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Dairy Farmers Revolt Paralyses Europe

17 September 2009

EU - More than 40,000 farmers in eight countries have stopped supplying milk as European ministers continue to ignore the severe milk crisis across Europe.

When agriculture ministers allowed producers to increase the permitted volume of milk of an already saturated market (despite industry demands to reduce it), surplus production rocketed causing a catastrophic price collapse which is sending many European dairy farmers out of business.

President of the French milk producers organisation, APLI, Mr Massol has said, "The current policy is a failure. In dairy farmers have turned to the last resort and have stopped supplying the dairies with their milk."

"The politicians must act at once to defuse the situation," said President of the European Milk Board (EMB), Romuald Schaber. “The striking dairy farmers demand that the politicians tackle the core problem and implement an immediate reduction in the volume of milk to enable dairies to pay cost-covering milk prices as quickly as possible. We also expect the politicians to hold talks with us forthwith to discuss how European milk production can be geared in the long term to supply and demand so as to ensure cost-covering producer prices for the dairy farmers.”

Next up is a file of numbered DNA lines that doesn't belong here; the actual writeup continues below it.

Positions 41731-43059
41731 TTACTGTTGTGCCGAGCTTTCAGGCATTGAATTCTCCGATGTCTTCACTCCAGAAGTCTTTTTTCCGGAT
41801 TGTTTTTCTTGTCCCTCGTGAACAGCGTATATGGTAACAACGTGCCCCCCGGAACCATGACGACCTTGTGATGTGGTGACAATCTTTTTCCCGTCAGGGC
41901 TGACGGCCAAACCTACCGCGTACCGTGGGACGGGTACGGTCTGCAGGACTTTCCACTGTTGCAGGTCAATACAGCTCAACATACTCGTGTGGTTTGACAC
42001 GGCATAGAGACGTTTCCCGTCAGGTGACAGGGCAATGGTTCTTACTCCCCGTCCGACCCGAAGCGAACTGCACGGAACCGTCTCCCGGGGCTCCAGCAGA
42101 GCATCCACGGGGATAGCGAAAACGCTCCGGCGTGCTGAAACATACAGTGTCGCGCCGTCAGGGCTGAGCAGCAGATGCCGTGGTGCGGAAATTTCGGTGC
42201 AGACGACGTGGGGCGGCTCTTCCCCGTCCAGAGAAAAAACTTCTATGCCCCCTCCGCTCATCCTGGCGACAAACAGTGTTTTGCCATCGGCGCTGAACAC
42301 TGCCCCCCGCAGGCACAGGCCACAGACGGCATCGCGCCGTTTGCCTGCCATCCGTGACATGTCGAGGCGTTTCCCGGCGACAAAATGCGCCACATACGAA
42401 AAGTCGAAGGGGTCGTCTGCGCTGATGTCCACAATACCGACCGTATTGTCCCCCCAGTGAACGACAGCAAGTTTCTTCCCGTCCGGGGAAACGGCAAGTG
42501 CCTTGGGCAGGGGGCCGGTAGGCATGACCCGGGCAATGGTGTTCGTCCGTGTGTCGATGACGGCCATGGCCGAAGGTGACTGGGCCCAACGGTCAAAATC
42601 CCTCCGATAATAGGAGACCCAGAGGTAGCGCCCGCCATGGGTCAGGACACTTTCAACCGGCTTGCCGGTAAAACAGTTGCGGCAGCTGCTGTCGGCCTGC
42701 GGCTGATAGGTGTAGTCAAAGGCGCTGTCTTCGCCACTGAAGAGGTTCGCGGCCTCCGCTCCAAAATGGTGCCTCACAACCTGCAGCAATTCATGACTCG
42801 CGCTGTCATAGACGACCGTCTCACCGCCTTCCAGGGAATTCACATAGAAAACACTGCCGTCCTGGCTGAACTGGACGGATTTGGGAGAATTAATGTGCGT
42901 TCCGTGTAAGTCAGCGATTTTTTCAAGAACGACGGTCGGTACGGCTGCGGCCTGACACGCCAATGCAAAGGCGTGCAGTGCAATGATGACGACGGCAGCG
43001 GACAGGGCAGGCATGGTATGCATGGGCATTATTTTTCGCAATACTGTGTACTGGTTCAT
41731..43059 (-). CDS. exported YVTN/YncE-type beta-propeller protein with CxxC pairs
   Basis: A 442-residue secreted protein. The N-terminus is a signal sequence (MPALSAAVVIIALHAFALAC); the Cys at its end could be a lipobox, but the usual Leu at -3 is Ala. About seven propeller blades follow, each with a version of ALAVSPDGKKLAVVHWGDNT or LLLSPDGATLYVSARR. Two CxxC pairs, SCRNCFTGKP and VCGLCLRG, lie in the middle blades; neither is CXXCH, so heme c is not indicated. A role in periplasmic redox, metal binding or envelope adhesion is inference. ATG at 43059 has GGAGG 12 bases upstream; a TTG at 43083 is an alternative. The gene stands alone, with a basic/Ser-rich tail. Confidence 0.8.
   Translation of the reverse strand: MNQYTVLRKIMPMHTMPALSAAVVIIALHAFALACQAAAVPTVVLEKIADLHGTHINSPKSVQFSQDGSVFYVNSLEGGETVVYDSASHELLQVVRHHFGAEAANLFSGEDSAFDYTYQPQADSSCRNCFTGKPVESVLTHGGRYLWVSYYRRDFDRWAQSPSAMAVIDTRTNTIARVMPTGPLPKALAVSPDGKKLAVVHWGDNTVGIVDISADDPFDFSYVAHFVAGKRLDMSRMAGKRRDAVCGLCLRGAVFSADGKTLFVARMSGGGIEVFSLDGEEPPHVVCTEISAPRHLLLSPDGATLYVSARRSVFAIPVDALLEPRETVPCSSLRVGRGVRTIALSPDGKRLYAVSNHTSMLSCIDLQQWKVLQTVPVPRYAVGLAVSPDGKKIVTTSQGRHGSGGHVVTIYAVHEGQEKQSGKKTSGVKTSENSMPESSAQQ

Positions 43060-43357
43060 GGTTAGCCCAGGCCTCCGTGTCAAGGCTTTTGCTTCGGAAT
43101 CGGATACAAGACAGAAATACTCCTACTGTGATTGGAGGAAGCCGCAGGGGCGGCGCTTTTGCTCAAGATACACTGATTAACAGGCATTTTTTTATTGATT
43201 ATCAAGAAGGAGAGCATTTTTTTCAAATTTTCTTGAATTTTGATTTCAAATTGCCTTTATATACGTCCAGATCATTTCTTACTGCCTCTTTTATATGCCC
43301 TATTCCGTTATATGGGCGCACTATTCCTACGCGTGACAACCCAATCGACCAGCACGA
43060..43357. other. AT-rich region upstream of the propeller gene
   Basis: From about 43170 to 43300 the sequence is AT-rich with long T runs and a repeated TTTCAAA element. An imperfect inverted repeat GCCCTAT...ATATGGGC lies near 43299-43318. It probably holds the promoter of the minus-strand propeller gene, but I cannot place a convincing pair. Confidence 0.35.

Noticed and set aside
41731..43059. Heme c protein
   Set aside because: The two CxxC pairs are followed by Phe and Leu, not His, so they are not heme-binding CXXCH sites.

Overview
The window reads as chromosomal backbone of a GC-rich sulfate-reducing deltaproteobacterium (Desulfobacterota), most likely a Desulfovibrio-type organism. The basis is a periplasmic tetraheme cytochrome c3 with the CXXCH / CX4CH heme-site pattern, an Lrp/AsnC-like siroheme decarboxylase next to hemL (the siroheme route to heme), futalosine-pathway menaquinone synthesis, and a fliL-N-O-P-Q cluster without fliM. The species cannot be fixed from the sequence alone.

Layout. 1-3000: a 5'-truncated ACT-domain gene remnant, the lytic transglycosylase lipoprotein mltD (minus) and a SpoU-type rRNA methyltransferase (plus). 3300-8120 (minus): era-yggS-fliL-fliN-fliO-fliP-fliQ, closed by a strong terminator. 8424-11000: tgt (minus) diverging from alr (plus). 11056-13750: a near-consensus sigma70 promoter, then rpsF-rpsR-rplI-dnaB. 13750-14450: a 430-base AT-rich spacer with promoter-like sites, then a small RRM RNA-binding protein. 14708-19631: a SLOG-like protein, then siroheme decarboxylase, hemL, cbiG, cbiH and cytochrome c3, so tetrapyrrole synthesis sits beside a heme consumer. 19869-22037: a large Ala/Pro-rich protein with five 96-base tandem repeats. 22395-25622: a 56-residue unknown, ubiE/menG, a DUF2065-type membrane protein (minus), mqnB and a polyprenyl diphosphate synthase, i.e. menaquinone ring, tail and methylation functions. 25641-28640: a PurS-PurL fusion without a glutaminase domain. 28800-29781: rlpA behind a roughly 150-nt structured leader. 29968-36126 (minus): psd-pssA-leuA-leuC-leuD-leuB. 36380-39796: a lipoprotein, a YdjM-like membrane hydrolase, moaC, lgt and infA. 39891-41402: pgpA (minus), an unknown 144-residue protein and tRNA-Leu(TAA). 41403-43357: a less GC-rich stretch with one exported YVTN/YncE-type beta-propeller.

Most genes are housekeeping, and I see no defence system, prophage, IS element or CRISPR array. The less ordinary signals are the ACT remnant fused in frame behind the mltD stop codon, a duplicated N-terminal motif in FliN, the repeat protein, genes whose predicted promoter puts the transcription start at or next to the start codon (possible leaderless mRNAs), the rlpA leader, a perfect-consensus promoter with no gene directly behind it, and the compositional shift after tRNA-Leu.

Milk producers are prepared to shoulder the responsibility and control the supply themselves, he continued. The EMB has drawn up a concrete raft of demands and already presented it to the politicians.

Erwin Schöpges of the Milk Producer Lobby (MIG) in Belgium said: “This milk policy is also ruining milk producers in developing countries. The reintroduction of the antiquated mechanism of export subsidies early in the year means that European milk is being sold at artificially cheap prices on the world market, destroying local markets in poor countries.”

Roberto Cavaliere of the Italian milk producers’ organisation APL della Pianura Padana said: “The survival of tens of thousands of dairy farms is at stake. On top of that there are a hundred thousand jobs upstream and downstream of milk production.”

TheCattleSite News Desk



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